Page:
To conserve forests, we need to think beyond current ideas of integration or segregation

Deforestation has historically been the price of development, but the world is now going through a forest transition; since 2015, there has been net global reforestation.

The pace and quality of this transition is mixed. In the world’s remaining high conservation-value forests, deforestation rates are high and poverty persists but development opportunities are within sight.

These forests are mainly located in the tropical developing world and have growing human populations. Because as forest-dependent people are increasingly involved in cash economies , they use their forests to participate in markets. This will inevitably lead to changes in forests.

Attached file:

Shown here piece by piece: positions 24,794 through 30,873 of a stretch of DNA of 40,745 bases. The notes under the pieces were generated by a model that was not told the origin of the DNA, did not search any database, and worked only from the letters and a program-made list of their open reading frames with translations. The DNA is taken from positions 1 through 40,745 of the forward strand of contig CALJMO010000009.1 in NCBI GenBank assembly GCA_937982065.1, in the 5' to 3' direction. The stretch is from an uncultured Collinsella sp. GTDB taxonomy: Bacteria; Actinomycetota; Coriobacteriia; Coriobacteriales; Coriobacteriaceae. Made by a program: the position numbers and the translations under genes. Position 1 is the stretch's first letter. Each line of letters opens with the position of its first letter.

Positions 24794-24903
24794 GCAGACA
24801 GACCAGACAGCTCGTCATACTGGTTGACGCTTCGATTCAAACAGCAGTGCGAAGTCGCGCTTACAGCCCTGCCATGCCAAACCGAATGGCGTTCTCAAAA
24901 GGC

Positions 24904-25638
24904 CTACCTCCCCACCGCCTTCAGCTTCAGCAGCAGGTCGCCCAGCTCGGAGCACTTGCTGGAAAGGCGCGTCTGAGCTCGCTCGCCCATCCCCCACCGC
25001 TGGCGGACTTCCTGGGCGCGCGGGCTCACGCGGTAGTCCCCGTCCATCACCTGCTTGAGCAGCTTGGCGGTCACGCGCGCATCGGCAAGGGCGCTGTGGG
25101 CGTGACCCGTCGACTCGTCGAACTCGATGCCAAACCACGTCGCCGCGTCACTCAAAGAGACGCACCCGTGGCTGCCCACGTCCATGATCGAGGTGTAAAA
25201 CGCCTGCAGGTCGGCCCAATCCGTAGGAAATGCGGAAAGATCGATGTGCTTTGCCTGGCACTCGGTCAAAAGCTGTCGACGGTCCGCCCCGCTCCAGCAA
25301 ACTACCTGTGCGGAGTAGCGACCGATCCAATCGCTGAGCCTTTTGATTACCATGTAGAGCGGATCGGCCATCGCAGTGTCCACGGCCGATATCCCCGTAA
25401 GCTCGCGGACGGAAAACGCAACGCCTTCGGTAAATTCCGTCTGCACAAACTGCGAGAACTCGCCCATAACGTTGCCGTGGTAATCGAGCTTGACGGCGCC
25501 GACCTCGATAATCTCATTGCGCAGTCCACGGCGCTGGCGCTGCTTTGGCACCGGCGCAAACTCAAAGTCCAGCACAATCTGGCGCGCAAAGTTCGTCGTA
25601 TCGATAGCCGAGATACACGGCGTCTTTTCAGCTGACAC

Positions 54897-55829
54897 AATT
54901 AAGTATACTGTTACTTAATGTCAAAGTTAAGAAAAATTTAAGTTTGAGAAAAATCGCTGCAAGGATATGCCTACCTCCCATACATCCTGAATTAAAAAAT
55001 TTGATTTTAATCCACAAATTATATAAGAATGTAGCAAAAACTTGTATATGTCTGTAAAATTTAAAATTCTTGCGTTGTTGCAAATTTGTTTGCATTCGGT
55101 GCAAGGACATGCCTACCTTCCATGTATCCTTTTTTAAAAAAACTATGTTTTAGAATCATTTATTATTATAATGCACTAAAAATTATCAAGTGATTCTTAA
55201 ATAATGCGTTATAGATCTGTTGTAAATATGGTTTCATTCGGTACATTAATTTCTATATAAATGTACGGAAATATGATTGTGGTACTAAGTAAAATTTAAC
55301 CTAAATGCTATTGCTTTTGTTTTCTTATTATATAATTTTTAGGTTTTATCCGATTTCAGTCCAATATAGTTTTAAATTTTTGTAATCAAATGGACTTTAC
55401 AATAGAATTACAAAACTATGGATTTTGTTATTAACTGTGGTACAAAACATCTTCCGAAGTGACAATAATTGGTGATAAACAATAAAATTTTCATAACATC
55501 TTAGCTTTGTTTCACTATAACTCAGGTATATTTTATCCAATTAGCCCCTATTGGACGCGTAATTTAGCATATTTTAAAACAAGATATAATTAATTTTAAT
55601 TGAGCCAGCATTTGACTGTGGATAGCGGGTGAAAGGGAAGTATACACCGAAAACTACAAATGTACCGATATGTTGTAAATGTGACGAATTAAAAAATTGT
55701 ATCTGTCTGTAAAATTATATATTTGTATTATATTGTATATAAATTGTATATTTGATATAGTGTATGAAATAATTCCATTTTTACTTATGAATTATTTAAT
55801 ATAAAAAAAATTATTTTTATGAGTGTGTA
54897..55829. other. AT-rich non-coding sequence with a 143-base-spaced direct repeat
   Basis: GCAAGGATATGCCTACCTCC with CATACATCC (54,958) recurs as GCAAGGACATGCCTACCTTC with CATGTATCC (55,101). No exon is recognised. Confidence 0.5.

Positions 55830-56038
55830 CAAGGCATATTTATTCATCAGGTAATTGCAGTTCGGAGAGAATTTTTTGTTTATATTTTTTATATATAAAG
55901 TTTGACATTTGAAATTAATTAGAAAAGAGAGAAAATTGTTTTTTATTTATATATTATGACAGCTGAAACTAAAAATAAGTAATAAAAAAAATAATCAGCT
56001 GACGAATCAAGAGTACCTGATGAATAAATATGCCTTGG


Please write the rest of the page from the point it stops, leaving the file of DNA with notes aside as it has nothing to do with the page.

But can these transitions be nurtured so that future forest landscapes deliver the biodiversity and ecosystem benefits that societies need or desire

Leave a Reply

Fill in your details below or click an icon to log in: Logo

You are commenting using your account. Log Out /  Change )

Google+ photo

You are commenting using your Google+ account. Log Out /  Change )

Twitter picture

You are commenting using your Twitter account. Log Out /  Change )

Facebook photo

You are commenting using your Facebook account. Log Out /  Change )


Connecting to %s